There are alot of factors that may effect your sex drive. You owe it to yourself to explore why.
They say that the brain is your largest sex organ because it determines your emotions which directly affects your sex life. So let's take a look at emotional reasons that contribute to this problem.
Although I see individuals and couples who come to me because of concerns about low sexual desire, I work with more clients who report this as one of the many problems they would like to work on in their lives. I typically give them an assignment to complete at home. I ask them to write 100 endings to the following statement: "I don't want to have sex because…"
This is an extremely helpful diagnostic tool because, when low sexual desire is emotional, it typically breaks down into the following categories:
• Resentments. In relationships, it is common for one person to feel resentful that his or her needs are not being met. When the relationship becomes toxic, that person will turn off sexually because other needs (communication, equal child-rearing, etc.) are being ignored.
• Mistrust. When a partner suspects or has discovered that there has been infidelity, it either increases or decreases sexual desire. Sex is such an intimate connection in a relationship that a partner will not want to share that intimacy once he or she feels a third party has experienced it.
• Poor sexual technique. Many people complain that their partners have never met their sexual needs and as a result they lose their sexual desire. Women complain that their partner doesn't spend enough time or energy pleasing them, and men complain that women won't experiment or "spice up" their sex lives. Sex becomes a power struggle and lack of desire is the casualty.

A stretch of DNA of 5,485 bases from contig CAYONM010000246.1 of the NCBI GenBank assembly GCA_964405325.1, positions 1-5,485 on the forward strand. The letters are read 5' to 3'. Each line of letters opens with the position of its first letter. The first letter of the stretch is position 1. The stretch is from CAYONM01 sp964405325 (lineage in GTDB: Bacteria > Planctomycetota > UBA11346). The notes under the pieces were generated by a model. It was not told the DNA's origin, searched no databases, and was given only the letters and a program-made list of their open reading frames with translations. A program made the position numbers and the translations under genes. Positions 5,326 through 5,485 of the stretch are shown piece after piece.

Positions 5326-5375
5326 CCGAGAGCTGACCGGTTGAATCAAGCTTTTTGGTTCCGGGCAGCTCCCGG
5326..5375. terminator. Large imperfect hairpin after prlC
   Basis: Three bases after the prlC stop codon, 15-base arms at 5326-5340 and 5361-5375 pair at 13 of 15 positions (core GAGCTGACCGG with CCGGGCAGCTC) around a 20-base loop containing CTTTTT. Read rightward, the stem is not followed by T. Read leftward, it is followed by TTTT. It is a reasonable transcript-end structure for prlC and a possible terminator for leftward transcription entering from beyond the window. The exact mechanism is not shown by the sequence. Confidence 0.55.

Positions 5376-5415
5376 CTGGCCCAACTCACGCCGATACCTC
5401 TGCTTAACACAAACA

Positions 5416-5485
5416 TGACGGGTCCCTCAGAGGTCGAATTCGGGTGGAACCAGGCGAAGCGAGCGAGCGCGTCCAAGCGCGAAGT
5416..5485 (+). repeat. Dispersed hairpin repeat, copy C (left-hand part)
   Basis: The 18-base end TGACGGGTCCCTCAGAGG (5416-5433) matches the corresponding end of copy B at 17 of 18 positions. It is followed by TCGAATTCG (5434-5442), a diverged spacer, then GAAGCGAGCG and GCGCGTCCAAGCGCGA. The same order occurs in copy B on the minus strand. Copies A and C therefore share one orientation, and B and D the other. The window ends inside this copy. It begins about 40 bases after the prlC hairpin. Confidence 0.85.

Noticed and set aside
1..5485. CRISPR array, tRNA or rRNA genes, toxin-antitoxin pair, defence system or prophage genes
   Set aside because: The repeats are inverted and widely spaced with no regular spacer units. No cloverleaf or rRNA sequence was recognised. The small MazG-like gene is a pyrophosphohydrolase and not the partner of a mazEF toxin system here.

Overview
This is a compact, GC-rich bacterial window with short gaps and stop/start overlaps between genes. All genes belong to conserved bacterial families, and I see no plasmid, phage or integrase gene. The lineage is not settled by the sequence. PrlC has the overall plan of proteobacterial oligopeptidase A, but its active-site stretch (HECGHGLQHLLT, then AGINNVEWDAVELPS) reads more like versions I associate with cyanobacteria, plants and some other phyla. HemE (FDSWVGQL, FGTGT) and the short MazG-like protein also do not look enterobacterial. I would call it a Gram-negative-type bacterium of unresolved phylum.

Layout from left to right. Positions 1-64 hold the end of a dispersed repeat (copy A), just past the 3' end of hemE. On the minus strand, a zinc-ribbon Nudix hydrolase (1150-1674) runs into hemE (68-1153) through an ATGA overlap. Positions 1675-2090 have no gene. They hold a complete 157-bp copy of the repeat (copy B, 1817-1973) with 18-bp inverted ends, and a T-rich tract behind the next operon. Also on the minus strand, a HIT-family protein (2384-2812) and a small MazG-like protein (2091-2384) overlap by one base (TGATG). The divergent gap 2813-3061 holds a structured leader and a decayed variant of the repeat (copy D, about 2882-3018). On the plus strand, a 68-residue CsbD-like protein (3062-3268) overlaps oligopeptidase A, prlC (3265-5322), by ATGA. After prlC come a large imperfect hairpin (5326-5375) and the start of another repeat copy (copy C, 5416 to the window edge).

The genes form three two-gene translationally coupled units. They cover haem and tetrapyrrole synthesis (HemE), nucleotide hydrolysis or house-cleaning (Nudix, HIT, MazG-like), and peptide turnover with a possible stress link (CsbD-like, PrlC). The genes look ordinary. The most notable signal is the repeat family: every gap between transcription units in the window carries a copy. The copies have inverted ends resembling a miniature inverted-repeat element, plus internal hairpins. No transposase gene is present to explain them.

• Previous physical, emotional or sexual abuse. Men or women who have been abused in the past report that as their emotional relationship develops, they lose interest in their sexuality. This can occur because of the fear of intimacy. They fear if they really trust their partners, they will be exploited again, so it is better to lose the desire than to suffer more pain in the future.
The bottom line is, you are responsible for your own sexuality and it is important for you to get your sexual needs met. If you are in a relationship, it is important to work on this area, because a poor sexual relationship will have ripple affects in other areas of your life. If you feel alot of anger towards your partner, it is time to get into some counseling to resolve the issues.
I often ask clients to spend time talking about resentments or betrayals they have experienced and develop rituals to let them go so they can move on to developing closeness and forgiveness. I encourage clients to talk about techniques and to practice exercises that reconnect them, emotionally and physically.
Many clients ask how they can let go of anger. They must share their feelings with their partners and work on solving problems so other resentments don't form. They can then redirect feelings and notice the positives in the relationship.
On occasion, after clients try these techniques, they still see no improvement in desire. I ask them to focus on enjoying the parts of sex that are pleasurable and not focus on libido or orgasm.
Many couples have reported an increase in closeness, tenderness, and attention when they focus on nonsexual touch. Whatever your issue, enjoy your spouse. Empower yourself to get the most out of your relationship.